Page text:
iHSPs

Feed intake modulates iHSPs along pig GIT [52]. Many feed ingredients, including amino acids and proteins, carbohydrates (including fiber) and fat are known to modulate gut function in pigs [18]. However, only some studies specifically investigated iHSPs.

L-glutamine as repeatedly been shown to improve growth performance and intestinal anatomy and function in weaned piglets [18], and these effects were partly mediated by intestinal epithelial HSP70 [60]. L-glutamine also improved intestinal maturation in intra-uterine growth retarded pig neonates through HSP70-mediated mechanisms [61]. Protective iHSP-mediated effects on the gut were also brought about with diets supplemented with L-arginine, α-ketoglutarate and N-carbamyl-glutamate [62, 63]. Besides, soybean proteins are considered as toxic for the gut of piglets [64]. The storage protein β-conglycinin was recently shown to inhibit gut HSP70 in pigs, probably contributing to the adverse effects of soybean proteins [65]. Conversely, a weaning diet supplemented with a melon pulp rich in the anti-oxidant enzyme superoxide dismutase decreased iHSP protein concentrations along the GIT of already weaned piglets, but this probably reflected reduced oxidative stress [66]. Finally, zinc oxide up-regulated Hsp70 gene in porcine IPEC-J2 epithelial cell line but could not be shown to do so at high zinc level (2,200 ppm) in vivo [6769]. Regarding dietary fiber, chicory pectin was recently shown to stimulate ileal and colonic HSP27 in growing pigs [56]. Interestingly, ileal iHSP27 was positively correlated with fiber intake and various correlations between iHSPs and the gut microbiota were set up for both the ileum and the colon (see above) [56]. Also, two probiotic strains (L. johnsonii strain P47-HY and L. reuteri strain P43-HUV) were demonstrated to stimulate iHSPs in IPEC-J2 porcine intestinal cell line in vitro [70]. By contrast, another probiotic (Enterococcus faecium strain NCIMB) did not do so in this porcine cell line, despite its stimulation on HSP70 in human Caco2 cells [71]. This highlights the host species-dependent specificity of probiotic effects on gut epithelial cells. Finally, we showed that the mycotoxin fumonisin-B1 slightly stimulated iHSP70 (but not iHSP27) in the jejunum, without effects on iHSPs in the colon of already weaned pigs [72].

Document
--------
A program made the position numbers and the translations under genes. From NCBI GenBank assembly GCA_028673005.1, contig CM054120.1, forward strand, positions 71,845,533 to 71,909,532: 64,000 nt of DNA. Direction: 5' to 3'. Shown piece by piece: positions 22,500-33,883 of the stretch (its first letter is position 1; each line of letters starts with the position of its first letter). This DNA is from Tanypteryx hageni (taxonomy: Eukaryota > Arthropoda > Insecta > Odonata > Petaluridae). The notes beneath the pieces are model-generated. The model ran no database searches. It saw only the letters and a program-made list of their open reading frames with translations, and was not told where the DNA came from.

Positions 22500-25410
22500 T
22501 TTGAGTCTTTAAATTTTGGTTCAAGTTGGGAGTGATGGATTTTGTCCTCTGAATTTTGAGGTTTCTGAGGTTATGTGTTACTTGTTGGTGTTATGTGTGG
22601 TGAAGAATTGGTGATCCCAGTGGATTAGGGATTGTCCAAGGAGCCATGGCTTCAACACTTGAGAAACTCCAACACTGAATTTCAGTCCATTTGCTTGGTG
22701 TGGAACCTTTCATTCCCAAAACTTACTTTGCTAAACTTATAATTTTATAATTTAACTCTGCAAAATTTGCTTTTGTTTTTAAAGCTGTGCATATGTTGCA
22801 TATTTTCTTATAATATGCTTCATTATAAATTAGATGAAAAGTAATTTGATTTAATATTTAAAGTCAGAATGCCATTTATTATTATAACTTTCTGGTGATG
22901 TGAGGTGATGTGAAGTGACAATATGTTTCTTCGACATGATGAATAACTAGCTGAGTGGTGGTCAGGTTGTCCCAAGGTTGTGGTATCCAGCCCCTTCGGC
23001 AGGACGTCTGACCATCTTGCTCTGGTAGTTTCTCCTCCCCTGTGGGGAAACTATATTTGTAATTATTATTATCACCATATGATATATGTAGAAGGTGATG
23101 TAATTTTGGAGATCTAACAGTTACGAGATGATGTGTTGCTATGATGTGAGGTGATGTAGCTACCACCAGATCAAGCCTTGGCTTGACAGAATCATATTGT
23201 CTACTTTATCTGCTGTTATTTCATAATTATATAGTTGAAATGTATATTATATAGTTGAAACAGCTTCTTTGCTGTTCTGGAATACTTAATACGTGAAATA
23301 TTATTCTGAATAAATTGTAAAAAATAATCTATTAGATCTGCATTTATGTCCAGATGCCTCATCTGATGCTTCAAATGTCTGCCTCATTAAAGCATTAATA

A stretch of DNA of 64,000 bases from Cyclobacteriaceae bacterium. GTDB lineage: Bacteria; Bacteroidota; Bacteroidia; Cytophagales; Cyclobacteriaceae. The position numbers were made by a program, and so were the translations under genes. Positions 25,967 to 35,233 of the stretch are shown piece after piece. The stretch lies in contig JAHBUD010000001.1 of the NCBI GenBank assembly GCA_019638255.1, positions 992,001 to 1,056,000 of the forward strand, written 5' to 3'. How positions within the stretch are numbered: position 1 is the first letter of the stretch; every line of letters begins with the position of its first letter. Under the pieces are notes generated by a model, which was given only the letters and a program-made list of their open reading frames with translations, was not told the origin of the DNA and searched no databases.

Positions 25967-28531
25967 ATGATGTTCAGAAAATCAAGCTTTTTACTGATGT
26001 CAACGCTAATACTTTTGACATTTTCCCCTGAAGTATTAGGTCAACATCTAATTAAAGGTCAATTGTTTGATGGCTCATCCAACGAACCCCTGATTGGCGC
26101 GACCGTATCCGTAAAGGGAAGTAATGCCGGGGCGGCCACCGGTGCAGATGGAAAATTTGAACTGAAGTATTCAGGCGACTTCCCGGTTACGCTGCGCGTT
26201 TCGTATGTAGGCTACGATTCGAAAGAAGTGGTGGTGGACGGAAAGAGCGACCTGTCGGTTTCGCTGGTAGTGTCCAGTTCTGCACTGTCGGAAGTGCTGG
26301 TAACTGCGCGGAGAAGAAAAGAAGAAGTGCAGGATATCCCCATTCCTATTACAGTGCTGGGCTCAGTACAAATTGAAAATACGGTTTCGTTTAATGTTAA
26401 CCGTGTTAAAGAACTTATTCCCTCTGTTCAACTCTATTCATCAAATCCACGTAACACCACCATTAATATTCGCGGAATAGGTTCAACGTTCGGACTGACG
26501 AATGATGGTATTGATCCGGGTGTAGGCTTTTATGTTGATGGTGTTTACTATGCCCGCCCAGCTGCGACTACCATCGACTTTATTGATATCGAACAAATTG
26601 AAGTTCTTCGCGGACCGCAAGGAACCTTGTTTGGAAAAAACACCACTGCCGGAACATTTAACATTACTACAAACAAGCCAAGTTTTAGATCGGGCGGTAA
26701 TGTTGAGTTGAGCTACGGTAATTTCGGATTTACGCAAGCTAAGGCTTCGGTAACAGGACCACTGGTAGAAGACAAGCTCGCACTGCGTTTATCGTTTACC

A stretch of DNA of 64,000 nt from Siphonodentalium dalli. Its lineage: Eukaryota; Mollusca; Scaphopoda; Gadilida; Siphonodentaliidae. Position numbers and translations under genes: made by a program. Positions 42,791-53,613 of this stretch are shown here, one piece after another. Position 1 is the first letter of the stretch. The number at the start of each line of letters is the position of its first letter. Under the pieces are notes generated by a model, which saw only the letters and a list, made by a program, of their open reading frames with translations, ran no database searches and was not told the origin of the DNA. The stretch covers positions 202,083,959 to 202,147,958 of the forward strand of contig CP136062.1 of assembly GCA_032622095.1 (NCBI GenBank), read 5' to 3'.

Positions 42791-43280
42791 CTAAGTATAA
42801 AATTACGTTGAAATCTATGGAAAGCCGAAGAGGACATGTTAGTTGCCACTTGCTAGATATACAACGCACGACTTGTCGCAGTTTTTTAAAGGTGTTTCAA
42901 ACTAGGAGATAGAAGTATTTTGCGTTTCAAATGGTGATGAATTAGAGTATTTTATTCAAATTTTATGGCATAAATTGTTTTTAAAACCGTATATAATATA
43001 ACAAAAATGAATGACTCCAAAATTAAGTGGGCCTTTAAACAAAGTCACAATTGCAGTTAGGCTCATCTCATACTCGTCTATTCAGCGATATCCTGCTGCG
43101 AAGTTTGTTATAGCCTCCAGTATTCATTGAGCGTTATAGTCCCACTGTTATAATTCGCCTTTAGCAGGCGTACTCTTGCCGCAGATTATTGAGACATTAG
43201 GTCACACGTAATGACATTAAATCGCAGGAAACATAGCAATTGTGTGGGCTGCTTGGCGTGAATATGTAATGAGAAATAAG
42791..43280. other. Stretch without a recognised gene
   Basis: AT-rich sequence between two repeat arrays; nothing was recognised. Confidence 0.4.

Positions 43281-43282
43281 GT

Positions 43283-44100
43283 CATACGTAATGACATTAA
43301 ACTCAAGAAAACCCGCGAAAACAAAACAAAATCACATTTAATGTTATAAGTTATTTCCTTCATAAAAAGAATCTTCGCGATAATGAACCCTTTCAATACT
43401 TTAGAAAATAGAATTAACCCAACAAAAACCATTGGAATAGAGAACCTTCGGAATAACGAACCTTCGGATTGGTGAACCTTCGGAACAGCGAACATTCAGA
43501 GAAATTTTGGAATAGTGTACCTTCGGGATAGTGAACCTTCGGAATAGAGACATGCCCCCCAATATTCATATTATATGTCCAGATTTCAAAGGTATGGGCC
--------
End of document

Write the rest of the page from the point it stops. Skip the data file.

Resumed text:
Conclusions

The present review summarizes the published information on gut protection and defense systems, namely IAP and inducible HSPs, in rodent species and in pigs (Fig. 1). It also highlights the stimulation of these protection systems by a variety of dietary components that could, therefore be used to promote gut health. Importantly, many probiotic strains display protective properties that involve IAP and (or) iHSP stimulation. Data in pigs are more limited than in laboratory rodents but they also support roles for IAP and iHSPs in microbiota - host interactions and in controlling gut function and inflammation. Additional work is needed (especially in pigs) for setting up unequivocal cause-and effect relationships in the microbiota-host interaction for gut health and highlighting better the importance of dietary components for stimulating IAP- and (or) iHSP-dependent mechanisms of gut epithelial protection.